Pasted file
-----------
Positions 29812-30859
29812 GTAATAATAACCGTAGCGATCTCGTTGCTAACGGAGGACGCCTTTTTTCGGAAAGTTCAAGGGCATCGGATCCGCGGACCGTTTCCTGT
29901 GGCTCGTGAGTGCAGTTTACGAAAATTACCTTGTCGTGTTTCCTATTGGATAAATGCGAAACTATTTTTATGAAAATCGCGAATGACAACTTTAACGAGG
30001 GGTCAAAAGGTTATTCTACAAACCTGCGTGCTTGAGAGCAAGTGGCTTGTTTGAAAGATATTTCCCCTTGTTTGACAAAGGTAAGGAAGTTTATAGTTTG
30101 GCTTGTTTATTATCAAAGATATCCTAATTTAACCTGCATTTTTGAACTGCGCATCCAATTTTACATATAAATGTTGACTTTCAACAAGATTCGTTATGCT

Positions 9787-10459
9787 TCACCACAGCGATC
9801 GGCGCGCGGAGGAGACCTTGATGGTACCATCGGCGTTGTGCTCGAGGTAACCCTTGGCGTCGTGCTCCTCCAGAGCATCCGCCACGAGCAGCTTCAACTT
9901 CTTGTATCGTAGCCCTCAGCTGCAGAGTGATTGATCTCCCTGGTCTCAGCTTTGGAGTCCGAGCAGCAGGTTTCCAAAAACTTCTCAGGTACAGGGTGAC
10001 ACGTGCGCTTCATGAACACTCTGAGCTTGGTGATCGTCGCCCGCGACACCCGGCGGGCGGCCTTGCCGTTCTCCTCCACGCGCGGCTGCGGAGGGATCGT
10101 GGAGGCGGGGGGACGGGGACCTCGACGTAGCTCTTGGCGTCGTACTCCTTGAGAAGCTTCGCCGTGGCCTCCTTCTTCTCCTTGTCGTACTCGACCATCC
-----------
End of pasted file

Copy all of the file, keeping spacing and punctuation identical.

Positions 29812-30859
29812 GTAATAATAACCGTAGCGATCTCGTTGCTAACGGAGGACGCCTTTTTTCGGAAAGTTCAAGGGCATCGGATCCGCGGACCGTTTCCTGT
29901 GGCTCGTGAGTGCAGTTTACGAAAATTACCTTGTCGTGTTTCCTATTGGATAAATGCGAAACTATTTTTATGAAAATCGCGAATGACAACTTTAACGAGG
30001 GGTCAAAAGGTTATTCTACAAACCTGCGTGCTTGAGAGCAAGTGGCTTGTTTGAAAGATATTTCCCCTTGTTTGACAAAGGTAAGGAAGTTTATAGTTTG
30101 GCTTGTTTATTATCAAAGATATCCTAATTTAACCTGCATTTTTGAACTGCGCATCCAATTTTACATATAAATGTTGACTTTCAACAAGATTCGTTATGCT

Positions 9787-10459
9787 TCACCACAGCGATC
9801 GGCGCGCGGAGGAGACCTTGATGGTACCATCGGCGTTGTGCTCGAGGTAACCCTTGGCGTCGTGCTCCTCCAGAGCATCCGCCACGAGCAGCTTCAACTT
9901 CTTGTATCGTAGCCCTCAGCTGCAGAGTGATTGATCTCCCTGGTCTCAGCTTTGGAGTCCGAGCAGCAGGTTTCCAAAAACTTCTCAGGTACAGGGTGAC
10001 ACGTGCGCTTCATGAACACTCTGAGCTTGGTGATCGTCGCCCGCGACACCCGGCGGGCGGCCTTGCCGTTCTCCTCCACGCGCGGCTGCGGAGGGATCGT
10101 GGAGGCGGGGGGACGGGGACCTCGACGTAGCTCTTGGCGTCGTACTCCTTGAGAAGCTTCGCCGTGGCCTCCTTCTTCTCCTTGTCGTACTCGACCATCC